TN 5 (06-15)
DI 28005.005 The Continuing Disability Review (CDR) Evaluation Process for Title II and Adult Title XVI Individuals
A. Introduction to the CDR evaluation process
Regulations require us to use an 8-step evaluation process for CDRs. For additional information on this process, see DI 28005.015. Do not use the 5-step initial claims sequential evaluation process discussed in DI 22001.001.
When processing CDRs for adults who were originally allowed as children and who attained age 18 before August 22, 1996, refer to DI 28005.016 and DI 28005.017.
B. Basic CDR evaluation
1. Development of medical evidence
Follow the development guides in DI 28030.020. Do not focus development on a particular impairment(s).
2. The CDR determination
Follow the CDR evaluation process in the order shown, in nearly every case. However, use a flexible approach as a way to facilitate appropriate continuances.
If the Disability Determination Services (DDS) receives evidence that clearly establishes continuing disability, stop development and process a continuance. Skip evaluation process steps as necessary to process a continuance, but do not skip steps in a cessation. Examiners must develop for all impairments and vocational issues prior to making a cessation determination (except for Group II exceptions).
Do not skip any step that could affect outcome, and do not use this flexibility as a way to routinely consider steps out of order.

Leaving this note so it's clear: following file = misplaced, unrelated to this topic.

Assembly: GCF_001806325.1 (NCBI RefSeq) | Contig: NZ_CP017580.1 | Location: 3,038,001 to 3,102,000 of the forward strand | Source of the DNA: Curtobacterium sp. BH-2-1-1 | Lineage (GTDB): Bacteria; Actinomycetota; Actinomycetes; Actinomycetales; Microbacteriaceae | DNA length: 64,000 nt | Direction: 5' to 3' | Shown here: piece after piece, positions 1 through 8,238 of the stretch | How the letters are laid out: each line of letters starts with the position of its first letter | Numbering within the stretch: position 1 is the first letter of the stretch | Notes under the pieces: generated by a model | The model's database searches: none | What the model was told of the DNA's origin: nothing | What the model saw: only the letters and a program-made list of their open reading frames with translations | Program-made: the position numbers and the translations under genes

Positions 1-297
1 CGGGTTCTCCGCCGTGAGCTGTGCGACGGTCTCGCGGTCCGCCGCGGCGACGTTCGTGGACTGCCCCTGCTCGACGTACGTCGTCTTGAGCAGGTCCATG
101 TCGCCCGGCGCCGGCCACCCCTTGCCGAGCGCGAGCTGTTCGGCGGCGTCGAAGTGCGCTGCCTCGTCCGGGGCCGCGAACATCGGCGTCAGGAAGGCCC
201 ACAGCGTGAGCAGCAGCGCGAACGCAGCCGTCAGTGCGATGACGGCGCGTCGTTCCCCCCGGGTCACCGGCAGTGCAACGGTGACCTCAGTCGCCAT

3. After the determination
When handling any additional evidence (trailer material, or “trailer mail”) the DDS receives after processing the determination, follow DI 22520.001.
C. Skipping CDR evaluation steps
1. Skipping Medical improvement (MI), MI related to ability to work, or exceptions steps
If the DDS receives evidence that does not resolve issues of MI, MI related to ability to work, or exceptions to MI (CDR sequential evaluation steps 3 through 5), but a residual functional capacity (RFC) assessment clearly shows the individual cannot do past relevant work or other work, continue benefits on that basis. The steps not considered do not affect the outcome.
2. Skipping the “meets or equals” step
If the DDS receives evidence that does not show whether an additional impairment(s) meets or equals the listing requirements, but clearly shows no MI related to ability to work and no exception to MI, continue benefits on that basis. The step skipped does not affect the outcome.
D. When not to skip steps
If the DDS receives evidence that shows MI related to ability to work and shows that the individual cannot do other work, do not skip the past relevant work step. Doing so could affect the CDR outcome. Obtain any additional evidence neede